Fishing in the Snowy Mountains

Fishing in the pristine waters of the spectacular NSW Snowy Mountains is an unforgettable experience. With Australia’s highest peaks creating one of the most beautiful backdrops in the world, the lakes, rivers and water catchments are great fishing spots for recreational anglers.

Cast a line year-round in lakes and dams, stocked with various fish species. Fishing in most rivers and streams is permitted from October to the June long weekend. Melting snow flows each spring into crystal-clear waterways, teeming with trout and native fish such as Murray cod and golden perch.

Tumut Fly Fishing - Kosciuszko National Park

You’ll find fishing tackle shops in many towns across the region, including Tumut, Tumbarumba, Cooma, Jindabyne and Adaminaby, the home of the Big Trout, one of Australia’s ‘iconic big things’. You can hire rods, boats and other equipment as well for your fishing adventure in the high country.

Fishing tours are available for all levels of experience, including Steve Williamson’s Trout Fishing Adventures in Jindabyne, Snowy Monaro Fly Fishing in Cooma, and Fly Fishing Tumut in Tumut. You can learn the basics of trout fishing in the two-hour Lure Casting School at Lake Crackenback Resort.

Fishing in the Snowy Mountains

A calendar highlight is the Snowy Mountains Trout Festival, a week-long competition held in spring and open to all anglers. Some of the popular fishing lakes are Lake Eucumbene, Lake Jindabyne and Khancoban Pondage. Both Blowering Dam and Talbingo Dam, near Talbingo, are well stocked too.

Thredbo River meanders from Thredbo to Lake Jindabyne and is a fly fishing haven. Near Bullocks Hut, at the junction of Thredbo River and Little Thredbo River, is a lovely fishing destination. Along the Tumut, Goobarragandra, Tuross, Snowy and Bombala rivers are plenty of relaxing fishing spots.

Before you go fishing, you’ll need a NSW recreational fishing licence and carry the receipt with you. They’re available from service stations, tackle shops, or online at Service NSW. You can keep up to date with all bag and sizing limits, and closure zones at the NSW Government’s Recreational Fishing.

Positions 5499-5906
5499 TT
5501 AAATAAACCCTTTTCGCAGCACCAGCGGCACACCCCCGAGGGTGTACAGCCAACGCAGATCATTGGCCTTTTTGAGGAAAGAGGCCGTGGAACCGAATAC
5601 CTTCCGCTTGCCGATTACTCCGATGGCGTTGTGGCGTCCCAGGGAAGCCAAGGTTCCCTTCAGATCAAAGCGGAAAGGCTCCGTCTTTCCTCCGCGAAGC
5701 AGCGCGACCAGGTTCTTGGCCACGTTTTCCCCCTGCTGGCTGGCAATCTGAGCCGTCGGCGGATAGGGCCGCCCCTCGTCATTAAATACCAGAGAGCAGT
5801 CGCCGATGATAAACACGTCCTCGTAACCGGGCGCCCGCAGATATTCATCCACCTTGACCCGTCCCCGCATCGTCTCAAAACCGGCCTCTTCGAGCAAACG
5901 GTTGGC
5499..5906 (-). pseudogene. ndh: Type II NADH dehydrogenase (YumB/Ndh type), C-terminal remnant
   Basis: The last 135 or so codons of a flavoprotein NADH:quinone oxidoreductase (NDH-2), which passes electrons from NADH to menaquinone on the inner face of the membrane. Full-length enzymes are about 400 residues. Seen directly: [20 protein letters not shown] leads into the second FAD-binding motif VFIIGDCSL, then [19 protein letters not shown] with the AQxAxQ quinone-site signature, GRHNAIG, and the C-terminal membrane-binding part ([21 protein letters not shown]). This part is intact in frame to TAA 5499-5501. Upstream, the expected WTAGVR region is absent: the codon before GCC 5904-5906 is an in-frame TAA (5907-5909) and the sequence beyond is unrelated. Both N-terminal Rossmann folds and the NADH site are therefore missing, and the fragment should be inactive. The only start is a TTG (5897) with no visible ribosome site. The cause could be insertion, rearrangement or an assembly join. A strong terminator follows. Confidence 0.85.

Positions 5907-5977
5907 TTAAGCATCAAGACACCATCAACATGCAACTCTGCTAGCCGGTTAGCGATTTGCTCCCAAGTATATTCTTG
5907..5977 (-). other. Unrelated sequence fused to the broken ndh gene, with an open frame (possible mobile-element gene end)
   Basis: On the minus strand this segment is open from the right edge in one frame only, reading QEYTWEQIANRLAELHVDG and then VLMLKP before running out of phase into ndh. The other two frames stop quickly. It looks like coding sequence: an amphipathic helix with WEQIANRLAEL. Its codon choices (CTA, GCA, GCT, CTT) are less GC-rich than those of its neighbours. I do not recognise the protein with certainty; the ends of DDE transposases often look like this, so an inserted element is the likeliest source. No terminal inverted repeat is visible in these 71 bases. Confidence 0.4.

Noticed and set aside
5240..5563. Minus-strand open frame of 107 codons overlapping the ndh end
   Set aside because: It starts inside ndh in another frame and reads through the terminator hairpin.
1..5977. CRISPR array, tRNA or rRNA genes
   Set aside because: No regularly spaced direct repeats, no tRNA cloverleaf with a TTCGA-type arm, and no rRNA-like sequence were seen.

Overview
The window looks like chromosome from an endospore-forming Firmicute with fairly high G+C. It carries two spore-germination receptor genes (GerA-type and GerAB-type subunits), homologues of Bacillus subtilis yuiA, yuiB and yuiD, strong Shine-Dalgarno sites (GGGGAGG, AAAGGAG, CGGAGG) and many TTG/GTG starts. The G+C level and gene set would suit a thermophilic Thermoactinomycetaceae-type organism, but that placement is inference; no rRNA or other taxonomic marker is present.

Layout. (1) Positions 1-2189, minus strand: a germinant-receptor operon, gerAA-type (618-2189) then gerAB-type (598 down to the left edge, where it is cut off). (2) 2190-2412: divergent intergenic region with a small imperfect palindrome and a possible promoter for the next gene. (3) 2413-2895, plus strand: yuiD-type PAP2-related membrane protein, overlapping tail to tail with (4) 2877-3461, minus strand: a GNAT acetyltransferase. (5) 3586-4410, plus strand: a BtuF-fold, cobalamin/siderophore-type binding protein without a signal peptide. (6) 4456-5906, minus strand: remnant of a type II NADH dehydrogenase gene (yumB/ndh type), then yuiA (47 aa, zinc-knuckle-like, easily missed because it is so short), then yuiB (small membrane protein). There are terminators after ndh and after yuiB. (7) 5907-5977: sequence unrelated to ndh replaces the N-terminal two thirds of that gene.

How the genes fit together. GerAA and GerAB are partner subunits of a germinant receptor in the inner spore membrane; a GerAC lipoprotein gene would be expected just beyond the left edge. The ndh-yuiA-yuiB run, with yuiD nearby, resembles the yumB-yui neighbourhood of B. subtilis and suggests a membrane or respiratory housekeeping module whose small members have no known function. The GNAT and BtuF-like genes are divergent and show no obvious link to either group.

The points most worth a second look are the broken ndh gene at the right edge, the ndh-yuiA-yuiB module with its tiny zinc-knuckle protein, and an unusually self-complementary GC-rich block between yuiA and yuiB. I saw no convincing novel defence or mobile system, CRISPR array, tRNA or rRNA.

NSW Swimming safety
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Swimming safety information 

NSW has a wide range of wonderful swimming options including beaches, ocean pools, harbourside pools, lakes, rivers, and swimming holes at the bottom of waterfalls. However to ensure maximum safety and enjoyment, swimmers should follow this general advice:

Look for patrolled beaches (this is where lifesavers are on duty; you will see red and yellow flags that indicate this). You should always swim between the red and yellow flags as they mark the safest place to swim.

Never swim alone at night, or under the influence of alcohol, or directly after a meal.

Always check water depth, as rocks or trees could be submerged, and never run and dive into the water from a beach, riverbank or other surface.

Check for signs regarding advice on water conditions at your chosen swimming spot and at any natural swimming hole. Always proceed with caution as surfaces could be slippery and water conditions may not be immediately apparent; particularly if the area has recently experienced heavy rain or flooding.

Pay attention to the advice of the lifesavers and safety signs. Visit SharkSmart to understand any potential risks in the area you are swimming. 

Fishing and Nature in The Snowy Mountains

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